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With its tranquil small-town atmosphere, Datça offers a more restful experience than the flashing disco balls and wild throngs of Bodrum and Marmaris. The dirt road to Datça twists along the mountainous Datça peninsula, providing occasional glimpses of an emerald string of deserted bays. The road to Datça along the slim, rugged Datça peninsula may be a bit terrifying, with ship turns and sheer drops, but determined visitors who brave the hair-raising ride will find hospitality, intimate nightlife, and beaches that are both less crowded and more beautiful than those at Bodrum and Marmaris. Small bars line the harbor, where boats lie waiting to depart to the ancient Dorian city of Knidos at the tip of the peninsula.

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  • Buses: Buses leave from the Pamukkale office, on the right-hand side of Atatürk Cad., away from the marina. Open daily 5:30am-noon and 2pm-midnight. All buses traveling inland stop in Marmaris (2hr., 10 per day 6am-7pm, ). The Kamil Koç office is across the street, also with buses to Marmaris (2hr., 11 per day 6am-midnight). See Marmaris: Orientation and Practical Information  for destinations beyond Marmaris.
  • Ferries and Seabuses: Ferryboat Association , at the foot of the hill leading to the marina. To Bodrum: ferries (2hr.; May-June M, W, F 9am; July-Sept. daily 9am; $10,; children under 7 free, 7-12 half-price). Knidos Tour at the marina, for boats to the Greek Island Symi (9am, return 5pm;  including port tax; up to 12 people).
  • Moped rentals: Çağlayan , on the left side of Atatürk Cad., past the police station and PTT. per day including helmets. Open daily 8am-5pm.
  • Car rentals: Ülken Rent A Car ,to the left of the marina on the road by Atatürk Cad. Reductions for multi-day rentals. 18+.Datça’s main commercial center is Atatürk Cad., beginning from a rotary with a large tree at its center and leading toward Marmaris. An unnamed extension of Atatürk Cad. heads over a hill toward the marina, which runs along the bottom.
  • Tourist office: From the rotary, follow Atatürk Cad. away from the marina, toward Marmaris, and turn left before the police station; the office is on the right, in the same building. English spoken. Open June-Aug. daily 8:30am-noon and l-7pm; Sept.-May 8am-noon and 1-5pm.


  • Bank: Türkiye İş Bankası  and others offer currency exchange. Open M- F 9am-12:30pm and 1:30-5:30pm. Datça’s main road has 3 Cirrus/Plus/MC/V ATMs.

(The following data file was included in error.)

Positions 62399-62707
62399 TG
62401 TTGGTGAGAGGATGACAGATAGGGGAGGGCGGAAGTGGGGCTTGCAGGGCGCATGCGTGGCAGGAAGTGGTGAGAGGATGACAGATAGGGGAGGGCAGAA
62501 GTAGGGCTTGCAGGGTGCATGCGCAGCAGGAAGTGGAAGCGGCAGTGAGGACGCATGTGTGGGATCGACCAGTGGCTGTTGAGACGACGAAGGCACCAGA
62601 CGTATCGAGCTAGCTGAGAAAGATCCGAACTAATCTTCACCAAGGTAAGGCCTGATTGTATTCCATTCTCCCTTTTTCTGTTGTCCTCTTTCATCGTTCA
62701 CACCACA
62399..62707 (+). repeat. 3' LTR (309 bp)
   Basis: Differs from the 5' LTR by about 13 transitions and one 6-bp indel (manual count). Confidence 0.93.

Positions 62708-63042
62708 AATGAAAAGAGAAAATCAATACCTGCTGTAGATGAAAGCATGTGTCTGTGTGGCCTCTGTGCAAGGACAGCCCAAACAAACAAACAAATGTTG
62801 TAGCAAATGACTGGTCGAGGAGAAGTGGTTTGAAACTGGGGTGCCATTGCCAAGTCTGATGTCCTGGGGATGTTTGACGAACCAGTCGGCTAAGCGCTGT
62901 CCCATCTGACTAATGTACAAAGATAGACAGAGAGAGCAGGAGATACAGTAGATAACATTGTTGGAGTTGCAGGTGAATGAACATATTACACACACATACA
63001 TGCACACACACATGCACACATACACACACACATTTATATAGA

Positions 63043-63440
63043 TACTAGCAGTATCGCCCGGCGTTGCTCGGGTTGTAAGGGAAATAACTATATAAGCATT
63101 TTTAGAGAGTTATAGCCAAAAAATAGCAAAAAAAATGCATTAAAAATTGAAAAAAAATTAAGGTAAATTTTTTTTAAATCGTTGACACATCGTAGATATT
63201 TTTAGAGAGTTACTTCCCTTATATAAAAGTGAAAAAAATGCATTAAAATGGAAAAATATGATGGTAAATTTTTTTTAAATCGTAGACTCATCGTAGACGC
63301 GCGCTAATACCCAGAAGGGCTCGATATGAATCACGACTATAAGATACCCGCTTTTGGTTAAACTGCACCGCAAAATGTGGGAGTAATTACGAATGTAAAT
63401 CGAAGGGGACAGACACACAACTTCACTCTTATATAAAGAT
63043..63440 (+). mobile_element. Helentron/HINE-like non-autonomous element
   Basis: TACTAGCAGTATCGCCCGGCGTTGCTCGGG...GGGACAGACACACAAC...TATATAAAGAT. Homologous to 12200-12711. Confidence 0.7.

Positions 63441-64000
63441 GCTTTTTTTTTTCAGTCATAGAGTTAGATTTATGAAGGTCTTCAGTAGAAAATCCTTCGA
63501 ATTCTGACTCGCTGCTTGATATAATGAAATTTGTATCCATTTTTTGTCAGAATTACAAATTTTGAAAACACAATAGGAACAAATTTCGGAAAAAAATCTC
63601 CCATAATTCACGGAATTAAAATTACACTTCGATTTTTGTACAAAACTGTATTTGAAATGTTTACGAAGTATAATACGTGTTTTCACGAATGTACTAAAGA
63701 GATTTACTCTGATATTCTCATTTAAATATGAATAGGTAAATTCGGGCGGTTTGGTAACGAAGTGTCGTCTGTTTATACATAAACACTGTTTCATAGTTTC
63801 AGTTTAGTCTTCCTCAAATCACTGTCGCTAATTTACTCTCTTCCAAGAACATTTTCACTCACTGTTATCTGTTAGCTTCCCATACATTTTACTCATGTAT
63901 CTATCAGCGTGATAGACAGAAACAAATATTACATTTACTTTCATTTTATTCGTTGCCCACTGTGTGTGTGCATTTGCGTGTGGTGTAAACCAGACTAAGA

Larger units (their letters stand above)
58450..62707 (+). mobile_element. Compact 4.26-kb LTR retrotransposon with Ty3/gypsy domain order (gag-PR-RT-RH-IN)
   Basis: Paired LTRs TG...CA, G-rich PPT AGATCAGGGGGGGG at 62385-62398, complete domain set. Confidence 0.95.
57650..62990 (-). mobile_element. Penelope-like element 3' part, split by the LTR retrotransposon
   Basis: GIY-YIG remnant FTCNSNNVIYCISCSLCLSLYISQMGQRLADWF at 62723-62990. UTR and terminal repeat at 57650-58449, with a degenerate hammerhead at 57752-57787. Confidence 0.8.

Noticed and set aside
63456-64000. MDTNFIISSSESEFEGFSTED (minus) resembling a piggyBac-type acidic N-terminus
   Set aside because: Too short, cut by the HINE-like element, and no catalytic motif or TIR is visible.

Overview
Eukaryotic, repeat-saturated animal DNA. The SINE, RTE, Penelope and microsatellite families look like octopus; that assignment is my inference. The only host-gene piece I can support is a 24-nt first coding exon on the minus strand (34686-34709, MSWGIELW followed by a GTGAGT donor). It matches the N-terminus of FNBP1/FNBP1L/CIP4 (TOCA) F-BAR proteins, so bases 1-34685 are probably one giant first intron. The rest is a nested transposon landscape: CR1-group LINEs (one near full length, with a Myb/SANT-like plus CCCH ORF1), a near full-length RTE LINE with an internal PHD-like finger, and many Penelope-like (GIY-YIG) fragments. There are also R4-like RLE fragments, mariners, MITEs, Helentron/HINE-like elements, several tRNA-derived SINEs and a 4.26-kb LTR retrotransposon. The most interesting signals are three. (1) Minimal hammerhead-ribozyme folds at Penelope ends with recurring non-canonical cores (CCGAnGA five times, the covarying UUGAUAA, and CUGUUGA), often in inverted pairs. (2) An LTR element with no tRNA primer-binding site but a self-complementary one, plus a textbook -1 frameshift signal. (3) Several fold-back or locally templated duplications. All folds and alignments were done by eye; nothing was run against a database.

• Hamam: Take Ambarci Cad. from the rotary and turn left after 3 blocks at the “hamam” sign; the hamam is 1 block on the left, Luminous and clean. Open daily 7am-10pm.
  • Police: On the left side of Atatürk Cad., before the PTT. Open daily 8:30am-3:30pm for official business; 24hr. for emergencies.
  • Pharmacy: Many line Atatürk Cad. Open daily 8am-9pm.
  • Hospital: Devlet Hastanesi . Follow Atatürk Cad. away from the marina and turn right on Hasan Efendi Cad.
  • Internet Access: Internet Cafe . From the rotary, turn left onto Brüksel Cad.; the cafe is at the end of the street, across from Tunç Pansiyon. Remarkably fast service and kind owner. Open daily 8;30am-midnight.
  • PTT: on Atatürk Cad., past the police station. Poste restante, fax, and currency exchange. Postal window open daily 8:30am-5:30pm. International phone service daily 8am-midnight; in winter 8:30am-5:30pm. Phones open 24hr.


Reservations are recommended for the high season (July and August) when room prices usually rise. There are no set reception hours, but you can usually find the owners in nearby stores. While not the norm, Visa and MasterCard can be used.

  • Tunç Pansiyon. From Atatürk Cad., turn left on Brüskel Cad., directly after the rotary; Tunç is on the left. A fancy pension with tiled floor and a stylishly decorated eating area with satellite TV. 22 tidy, modem rooms with windows and bath. Friendly management. Communal kitchen and laundry (prices vary). Car service to Knidos and Palamutbüken and Mesudiye Beaches. $6 per person; July-Aug.
  • Aşkın Pansiyon , on the right hand side of Brüskel Cad., across from Tunç Pansiyon. Look for the bright yellow sign. 22 charming rooms with bath and hot water. During July and Aug., pick fresh grapes from the vines surrounding the terrace and communal kitchen. Boat charting and fishing are available. Little English spoken.
  • Antalya Pansiyon , on the left side of Atatürk Cad., past Brüskel Cad. Large marble hallways with grand mirrors and colorful rugs. 14 polished rooms with bath, hot water, and balcony. Communal kitchen, TV, and splendid views of the sea from the terrace. Owners can be found In the nearby furniture store. No English spoken.
  • Mandalina Pansiyon . On the right side of Atatürk Cad.’s extension toward the marina. Owners can be found in the neighboring restaurant, named after the pension. 8 large, airy rooms with balcony, great bathrooms, and hot water. Modem communal kitchen. Eat breakfast in their tranquil garden restaurant . Little English spoken.
  • Ilıca Camping , on Taşlık Beach. From the harbor, turn right and walk 150m along the shore. Water sports and grills on the beach. A great alternative to the parade of pensions in town, and a bit like summer camp.Travelers can buy fresh food from the small markets on the main road (pine and thyme honey are local specialties) and cook in the communal kitchens of the pensions. Most of the smaller and more traditional restaurants are toward the harbor, before the curve of the main road. The larger and more touristy restaurants, offering views and a wider selection of food options, are at the harbor.
  • Taraça Restaurant, toward the harbor on Atatürk Cad.’s extension. Savor the red snapper (fish prices vary daily) and lamb casserole while gazing at the bay. Levent, the owner, plays backgammon with customers. Open daily 8am-late.